For the past 20 years, the Port of Los Angeles has been the busiest seaport in the Western Hemisphere, responsible for exporting commodities such as soybeans and raw cotton and importing everything from furniture to electronics. In 2020, container volume reached 9.2 million 20-foot equivalent units (TEUs), with total cargo handled valued at $259 billion.
Last month, the Port of L.A. saw an incredible 47% increase in container traffic compared to February 2020, representing the strongest February in its 114-year history. The port processed nearly 800,000 TEUs during the month, marking the seventh straight month of year-over-year growth.
Granted, last February was near the beginning of the lockdown in China, America’s biggest trading partner. Growth was therefore all but guaranteed a year later.
But I believe something much larger is happening here. L.A.’s phenomenal surge isn’t a one-off event. We’re seeing a massive, synchronized explosion in global trade as economies reopen and fiscal stimulus measures ignite consumption.
Here are just a couple more examples of what I’m talking about: On the East Coast, the Port of New York and New Jersey saw not only double-digit container traffic growth in January compared to last year but also its highest January on record for volume. In China, volume at major Chinese ports were up 14.5% in the first half of March versus the same period last year.
Freight Rates Expected to Remain Elevated, Boosting Shipping Stock Investment Case
This heightened trade activity is leading to a number of supply-demand imbalances that are ultimately pushing up freight rates, benefiting container ship operators.
Congestion at ports is on the rise, leading to longer wait times. According to S&P Global Platts, turnaround times at the Port of Singapore have increased from around two days to as many as five or even seven days. Some retailers are reportedly paying more to have goods flown by air cargo to the U.S. to bypass long port delays. Demand for new shipping containers has outpaced new orders, leading to a global shortage.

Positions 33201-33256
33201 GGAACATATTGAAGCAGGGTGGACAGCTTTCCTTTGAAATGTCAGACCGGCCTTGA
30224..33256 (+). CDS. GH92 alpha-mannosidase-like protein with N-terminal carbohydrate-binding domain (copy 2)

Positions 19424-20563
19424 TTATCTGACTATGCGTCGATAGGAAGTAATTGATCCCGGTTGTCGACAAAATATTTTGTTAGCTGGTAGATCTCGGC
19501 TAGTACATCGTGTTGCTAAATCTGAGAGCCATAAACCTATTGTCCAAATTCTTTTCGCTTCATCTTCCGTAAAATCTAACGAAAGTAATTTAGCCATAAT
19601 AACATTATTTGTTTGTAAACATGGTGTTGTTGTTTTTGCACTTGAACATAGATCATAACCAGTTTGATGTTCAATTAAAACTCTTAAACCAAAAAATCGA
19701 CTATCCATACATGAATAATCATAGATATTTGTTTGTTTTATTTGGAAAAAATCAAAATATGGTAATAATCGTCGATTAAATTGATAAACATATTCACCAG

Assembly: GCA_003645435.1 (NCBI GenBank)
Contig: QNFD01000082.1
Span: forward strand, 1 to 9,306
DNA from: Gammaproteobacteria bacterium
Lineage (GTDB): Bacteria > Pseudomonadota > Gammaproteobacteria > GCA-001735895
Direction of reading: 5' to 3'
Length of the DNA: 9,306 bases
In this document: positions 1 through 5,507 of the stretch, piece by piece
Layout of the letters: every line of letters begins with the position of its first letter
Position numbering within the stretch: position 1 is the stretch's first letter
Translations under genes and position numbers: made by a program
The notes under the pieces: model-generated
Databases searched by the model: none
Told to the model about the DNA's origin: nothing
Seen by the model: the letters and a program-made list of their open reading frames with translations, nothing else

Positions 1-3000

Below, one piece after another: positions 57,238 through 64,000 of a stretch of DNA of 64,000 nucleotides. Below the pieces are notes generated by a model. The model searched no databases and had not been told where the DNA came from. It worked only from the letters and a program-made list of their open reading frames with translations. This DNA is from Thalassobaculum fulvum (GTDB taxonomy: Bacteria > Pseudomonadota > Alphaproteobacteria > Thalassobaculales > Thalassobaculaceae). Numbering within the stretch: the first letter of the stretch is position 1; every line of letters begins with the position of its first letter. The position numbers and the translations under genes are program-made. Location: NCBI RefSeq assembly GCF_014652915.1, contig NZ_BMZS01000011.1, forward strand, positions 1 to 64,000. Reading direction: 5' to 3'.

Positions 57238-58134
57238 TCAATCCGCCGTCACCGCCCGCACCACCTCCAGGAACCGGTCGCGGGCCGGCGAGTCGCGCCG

Again, this is all putting massive upward pressure on rates. For the 12-month period through March 19, global container rates jumped nearly 195%, from an average of $1,377 per 40-foot container to $4,045.
Among the routes with the biggest year-over-year increases was China/East Asia to North Europe. The cost to ship a single container from Shanghai to Rotterdam rose an astonishing 418%, according to Freightos data. (I expect these rates to go up even more due to the recent logjam in the important Suez Canal caused by a lone container ship run aground.)
What’s been a huge headache for importers and exporters has been a boon for investors of shipping stocks.
Dry bulk stocks were the best performers, up 50.4% year-to-date through March 19, among the sectors tracked by maritime research and consulting firm Drewry.
According to Drewry analyst Ishan Dafaria, the second week of February was the best week of the 21st century for the derivative dry freight market, with trading volume exceeding $1 billion.
The current rally, which began in December 2020, “has defied the usual trend of a seasonally weak first quarter,” Dafaria writes.
Among the best NYSE or Nasdaq-listed cargo stocks were Golden Ocean (up 65.4%), Scorpio Tankers (77.5%), Diana Shipping (84.0%) and Star Bulk Carriers (91.1%). Microcap Navios Maritime Holdings, with a market valuation of only $140 million, was the top performer, up a jaw-dropping 456.9% year-to-date, on news of its merger with Navios Maritime Containers.
But Is the Rally Sustainable?
That depends on who you ask of course, but many analysts right now see freight costs remaining elevated for a year or more as consumer demand and capacity stay tight.
That includes McKinsey & Company’s Ludwig Hausmann, who told Bloomberg recently that he sees prices staying high “for the next one or two years” due to a lull in price wars and the fact that many shippers have already locked in long-term contracts.
Analysts at UBS and Morgan Stanley are likewise bullish on the industry, with UBS’s Tom Wadewitz saying he sees s “perfect storm” for freight demand right now thanks to tight capacity, inventory rebuilding and ongoing fiscal stimulus. His economic team believes spending on goods is “well supported” through the second quarter of 2022.
Morgan Stanley’s Ravi Shanker, meanwhile, says that economic reopenings are supportive not just of services spending but goods spending as well.
As we come out of the pandemic, many assets are on the rise, including commodities, energy, home valuations and more. With so much economic activity coming back online, it only makes sense to me that container ship operators will see some of the biggest gains as a result.